Philip English was all that the Puritan villagers of Salem distrusted: He was an Anglican who lived lavishly, he was a French-speaking Anglican and he was in and out of court, mostly suing people in property disputes.
He emigrated to Massachusetts sometime in 1670 from the Isle of Jersey, changing his name from Philippe L’Anglois. He married the aristocratic Mary Hollingsworth in 1675. She was the daughter of wealthy merchant William Hollingsworth and his wife, Elinor Story Hollingsworth.
By 1692, Philip English was one of the wealthiest fishing and shipping merchants in Salem. He owned a wharf and warehouse, 14 buildings and 21 seagoing vessels. In the spring of 1682 he was elected a town selectman.
The Troubles Begin
His wealth and rising prominence probably made him a target for Essex County’s High Sheriff George Corwin, who seized the property of accused witches and divided the spoils with his deputies.
On April 18, shortly before midnight, Corwin and his deputies entered Mary’s bedchamber and demanded she come with them. She refused and told them to return in the morning. Corwin agreed, leaving his deputies to guard the house. The next morning after breakfast, Mary English allowed herself to be taken to and held in the second floor of a tavern near the meetinghouse. Three days later, she appeared before a large crowd to answer a complaint of witchcraft. The records are lost and it isn’t known on what grounds she was accused.
Accusations of witchcraft had been flying through Salem since late February. On May 27, 1692, a court of oyer and terminer was commissioned to hold the infamous Salem witch trials. By then, Mary had already been transferred to a jail in Boston.
Philip English criticized the Salem magistrates for his wife’s arrest, which added to his unpopularity. On April 24, Susannah Sheldon claimed he pinched her in church and told her to touch his ‘Devil’s book’ or he’d kill her. Sheldon filed complaints against 23 other people as well.
Sheldon’s claims against English inspired accusations from others including William Beale, who had tangled in court with him two years earlier, Elizabeth Booth and Mary Wallcott. Beale claimed English’s witchcraft caused his nose to bleed when he was discussing the lawsuit with a friend.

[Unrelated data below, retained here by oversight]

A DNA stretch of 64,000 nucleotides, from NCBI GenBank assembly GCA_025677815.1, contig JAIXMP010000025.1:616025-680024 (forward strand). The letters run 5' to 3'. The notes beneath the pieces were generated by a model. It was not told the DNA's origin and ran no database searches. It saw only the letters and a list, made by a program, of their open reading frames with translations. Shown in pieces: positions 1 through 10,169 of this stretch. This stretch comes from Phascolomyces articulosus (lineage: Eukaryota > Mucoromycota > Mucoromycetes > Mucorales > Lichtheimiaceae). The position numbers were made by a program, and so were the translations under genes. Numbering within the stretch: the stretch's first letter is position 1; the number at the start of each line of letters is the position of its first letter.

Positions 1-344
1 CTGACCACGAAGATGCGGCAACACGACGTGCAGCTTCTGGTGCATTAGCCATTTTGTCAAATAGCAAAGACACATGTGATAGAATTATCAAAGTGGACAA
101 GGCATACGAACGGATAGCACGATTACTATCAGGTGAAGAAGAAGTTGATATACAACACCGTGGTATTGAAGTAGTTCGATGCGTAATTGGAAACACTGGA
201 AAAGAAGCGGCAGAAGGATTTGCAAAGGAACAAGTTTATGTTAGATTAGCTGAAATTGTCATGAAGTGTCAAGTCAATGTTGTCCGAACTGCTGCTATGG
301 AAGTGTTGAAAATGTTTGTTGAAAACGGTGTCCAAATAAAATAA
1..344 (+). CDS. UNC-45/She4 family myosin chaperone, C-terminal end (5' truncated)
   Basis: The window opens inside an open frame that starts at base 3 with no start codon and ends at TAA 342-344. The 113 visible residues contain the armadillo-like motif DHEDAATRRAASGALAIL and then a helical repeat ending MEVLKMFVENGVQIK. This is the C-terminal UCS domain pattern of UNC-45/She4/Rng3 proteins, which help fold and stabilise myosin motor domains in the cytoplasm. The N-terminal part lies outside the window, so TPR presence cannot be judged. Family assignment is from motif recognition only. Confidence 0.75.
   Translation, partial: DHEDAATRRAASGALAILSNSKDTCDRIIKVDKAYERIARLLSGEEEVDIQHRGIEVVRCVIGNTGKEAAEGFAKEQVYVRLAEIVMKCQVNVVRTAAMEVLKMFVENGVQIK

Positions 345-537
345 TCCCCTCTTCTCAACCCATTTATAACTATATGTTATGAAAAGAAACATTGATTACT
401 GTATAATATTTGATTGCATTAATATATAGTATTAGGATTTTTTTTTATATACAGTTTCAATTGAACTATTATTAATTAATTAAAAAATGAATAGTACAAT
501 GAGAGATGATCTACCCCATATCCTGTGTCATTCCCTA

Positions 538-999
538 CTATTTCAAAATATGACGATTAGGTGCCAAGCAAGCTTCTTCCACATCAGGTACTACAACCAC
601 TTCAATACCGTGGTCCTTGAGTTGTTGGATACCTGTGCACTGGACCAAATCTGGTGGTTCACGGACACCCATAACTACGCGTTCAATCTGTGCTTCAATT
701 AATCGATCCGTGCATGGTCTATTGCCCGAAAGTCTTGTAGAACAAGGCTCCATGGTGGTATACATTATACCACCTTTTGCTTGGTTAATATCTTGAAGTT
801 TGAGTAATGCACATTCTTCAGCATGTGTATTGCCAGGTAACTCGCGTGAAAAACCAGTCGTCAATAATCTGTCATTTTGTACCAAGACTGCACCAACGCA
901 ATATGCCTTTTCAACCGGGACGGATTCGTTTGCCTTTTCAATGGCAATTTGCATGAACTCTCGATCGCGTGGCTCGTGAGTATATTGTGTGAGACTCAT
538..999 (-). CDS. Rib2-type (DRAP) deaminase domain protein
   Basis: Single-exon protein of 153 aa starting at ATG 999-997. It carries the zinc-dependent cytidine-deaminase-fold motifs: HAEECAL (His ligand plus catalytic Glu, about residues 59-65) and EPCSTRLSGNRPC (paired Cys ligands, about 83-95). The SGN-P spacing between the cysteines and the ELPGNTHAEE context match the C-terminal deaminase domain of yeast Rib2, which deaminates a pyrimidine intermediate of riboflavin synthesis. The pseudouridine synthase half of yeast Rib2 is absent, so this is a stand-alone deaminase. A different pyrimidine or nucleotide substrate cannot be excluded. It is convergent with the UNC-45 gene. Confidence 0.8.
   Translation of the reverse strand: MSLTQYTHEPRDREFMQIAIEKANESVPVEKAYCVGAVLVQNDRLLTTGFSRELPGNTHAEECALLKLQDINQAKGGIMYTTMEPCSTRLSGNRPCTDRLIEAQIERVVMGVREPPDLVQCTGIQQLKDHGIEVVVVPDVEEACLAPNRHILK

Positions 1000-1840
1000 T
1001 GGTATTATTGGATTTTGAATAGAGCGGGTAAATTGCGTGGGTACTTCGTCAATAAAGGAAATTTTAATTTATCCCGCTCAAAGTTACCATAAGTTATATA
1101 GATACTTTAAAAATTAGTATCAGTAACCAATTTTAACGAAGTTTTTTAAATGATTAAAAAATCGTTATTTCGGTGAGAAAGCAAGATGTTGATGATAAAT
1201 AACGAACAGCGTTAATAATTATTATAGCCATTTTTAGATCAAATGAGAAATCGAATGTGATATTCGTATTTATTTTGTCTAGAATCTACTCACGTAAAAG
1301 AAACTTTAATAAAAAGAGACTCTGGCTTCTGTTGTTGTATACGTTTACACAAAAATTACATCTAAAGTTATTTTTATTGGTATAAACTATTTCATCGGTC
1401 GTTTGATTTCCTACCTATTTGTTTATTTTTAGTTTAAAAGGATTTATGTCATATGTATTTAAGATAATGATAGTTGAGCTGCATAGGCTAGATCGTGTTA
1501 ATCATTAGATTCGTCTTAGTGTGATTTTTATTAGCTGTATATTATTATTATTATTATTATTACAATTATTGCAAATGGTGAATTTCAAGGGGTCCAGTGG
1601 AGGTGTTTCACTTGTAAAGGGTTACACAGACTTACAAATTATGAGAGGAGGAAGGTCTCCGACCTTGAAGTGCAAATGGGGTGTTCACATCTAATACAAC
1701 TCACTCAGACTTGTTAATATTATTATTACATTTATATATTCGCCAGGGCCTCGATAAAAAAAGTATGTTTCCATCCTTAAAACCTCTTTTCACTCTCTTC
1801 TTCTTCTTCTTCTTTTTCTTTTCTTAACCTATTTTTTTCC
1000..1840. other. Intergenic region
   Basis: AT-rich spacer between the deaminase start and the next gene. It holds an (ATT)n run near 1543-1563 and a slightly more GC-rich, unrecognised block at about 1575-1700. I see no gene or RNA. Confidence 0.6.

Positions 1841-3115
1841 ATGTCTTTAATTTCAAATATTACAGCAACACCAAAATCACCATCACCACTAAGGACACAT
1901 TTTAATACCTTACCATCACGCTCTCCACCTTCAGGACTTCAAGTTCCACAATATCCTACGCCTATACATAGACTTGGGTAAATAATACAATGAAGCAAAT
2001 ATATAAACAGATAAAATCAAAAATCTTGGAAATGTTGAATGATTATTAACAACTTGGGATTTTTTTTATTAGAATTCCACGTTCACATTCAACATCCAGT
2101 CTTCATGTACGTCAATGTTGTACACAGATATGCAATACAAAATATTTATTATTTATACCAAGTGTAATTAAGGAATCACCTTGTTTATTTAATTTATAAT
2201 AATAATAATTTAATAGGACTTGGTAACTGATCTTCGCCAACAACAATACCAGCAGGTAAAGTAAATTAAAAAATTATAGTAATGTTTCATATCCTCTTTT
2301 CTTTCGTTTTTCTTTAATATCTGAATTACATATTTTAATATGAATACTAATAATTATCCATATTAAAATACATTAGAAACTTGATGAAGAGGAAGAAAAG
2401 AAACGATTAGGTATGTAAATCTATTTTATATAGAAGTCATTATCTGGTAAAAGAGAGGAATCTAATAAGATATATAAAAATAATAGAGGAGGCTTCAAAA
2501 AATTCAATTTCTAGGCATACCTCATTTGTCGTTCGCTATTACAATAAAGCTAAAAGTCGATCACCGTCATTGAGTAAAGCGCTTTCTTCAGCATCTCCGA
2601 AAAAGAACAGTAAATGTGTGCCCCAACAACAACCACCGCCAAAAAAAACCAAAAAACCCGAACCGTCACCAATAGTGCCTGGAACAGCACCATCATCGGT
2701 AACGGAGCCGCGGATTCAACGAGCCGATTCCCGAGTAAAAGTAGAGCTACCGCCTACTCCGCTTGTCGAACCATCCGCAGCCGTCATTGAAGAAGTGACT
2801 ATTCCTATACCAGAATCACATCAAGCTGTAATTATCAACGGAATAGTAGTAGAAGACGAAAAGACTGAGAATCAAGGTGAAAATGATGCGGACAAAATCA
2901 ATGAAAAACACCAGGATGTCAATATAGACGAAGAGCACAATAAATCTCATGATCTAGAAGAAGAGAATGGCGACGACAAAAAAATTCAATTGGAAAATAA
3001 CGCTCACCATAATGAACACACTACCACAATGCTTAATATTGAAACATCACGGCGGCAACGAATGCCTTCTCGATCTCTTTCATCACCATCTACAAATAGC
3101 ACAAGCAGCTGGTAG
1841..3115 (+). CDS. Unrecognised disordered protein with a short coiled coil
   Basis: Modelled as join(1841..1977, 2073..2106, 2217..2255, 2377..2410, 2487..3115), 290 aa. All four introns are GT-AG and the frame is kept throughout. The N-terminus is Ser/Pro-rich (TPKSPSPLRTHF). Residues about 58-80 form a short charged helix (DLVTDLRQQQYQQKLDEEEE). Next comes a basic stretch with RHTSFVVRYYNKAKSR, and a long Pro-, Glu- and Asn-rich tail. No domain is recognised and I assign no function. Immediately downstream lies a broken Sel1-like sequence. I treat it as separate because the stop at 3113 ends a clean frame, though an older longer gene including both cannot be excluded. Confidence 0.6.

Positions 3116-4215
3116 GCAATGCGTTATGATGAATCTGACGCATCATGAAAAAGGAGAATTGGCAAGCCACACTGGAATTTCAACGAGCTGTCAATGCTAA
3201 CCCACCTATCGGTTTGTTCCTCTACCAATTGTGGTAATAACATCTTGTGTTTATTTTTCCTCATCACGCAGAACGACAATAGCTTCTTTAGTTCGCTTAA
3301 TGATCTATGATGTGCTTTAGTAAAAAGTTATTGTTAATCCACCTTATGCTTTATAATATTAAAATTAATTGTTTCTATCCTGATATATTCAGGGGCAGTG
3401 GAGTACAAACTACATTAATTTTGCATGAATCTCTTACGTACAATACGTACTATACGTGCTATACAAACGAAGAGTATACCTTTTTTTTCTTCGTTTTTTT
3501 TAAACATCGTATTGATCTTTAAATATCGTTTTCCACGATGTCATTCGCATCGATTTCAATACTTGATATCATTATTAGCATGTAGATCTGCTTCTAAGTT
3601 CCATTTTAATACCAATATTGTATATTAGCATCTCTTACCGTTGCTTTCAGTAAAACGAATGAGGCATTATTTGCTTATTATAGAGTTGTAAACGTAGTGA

On April 30, the Salem magistrates issued an arrest warrant for Philip English, but he’d been tipped off and hid in a secret room. He then fled to Boston, hoping to free his wife. Officers came looking for him and on May 6 searched the home of George Hollard, a business associate of English who lived at the edge of Boston’s North End. English was there, hiding behind a sack of dirty laundry -- the one place they didn't look.
Eventually it became clear that English’s absence was hurting Mary’s case, so he gave himself up. Magistrates examined him on May 31 and ordered him sent to jail in Boston to join his wife – a privilege allowed him because of his wealth.
Every morning the jailer freed the couple after they promised to return at night. According to family lore, a minister named Joshua Moody persuaded them to flee. He arranged for a carriage to take them to New York, where they could wait out the witchcraft hysteria. Mary and Philip English reluctantly took his advice, and left their children save for one daughter behind with friends.
In New York, the Englishes kept track of the witchcraft trials. When they learned of a food shortage in Salem, Philip English sent a boatload of corn to the poor in the afflicted town.
How To Get a Debt Repaid
By 1693 the witchcraft hysteria died down and Philip and Mary English returned to Salem. There they found George Corwin and others had pillaged their buildings and vessels. Mary died the next year after giving birth to a son. Phillip returned to his shipping business and pursued claims against Corwin for his property.
Corwin, the grandson of John Winthrop the Younger, died of a heart attack in 1696 at the age of 30. English demanded repayment. Corwin’s family ignored English and proceeded to bury him.
As Corwin’s mourners wound their way to the graveyard, English stepped in the road and ordered them to stop. Suddenly his men appeared, blocking the road and heading toward the hearse. English took possession of Corwin’s body. Several days later the Corwins repaid English in silver and jewels, and they got the late high sheriff’s body back.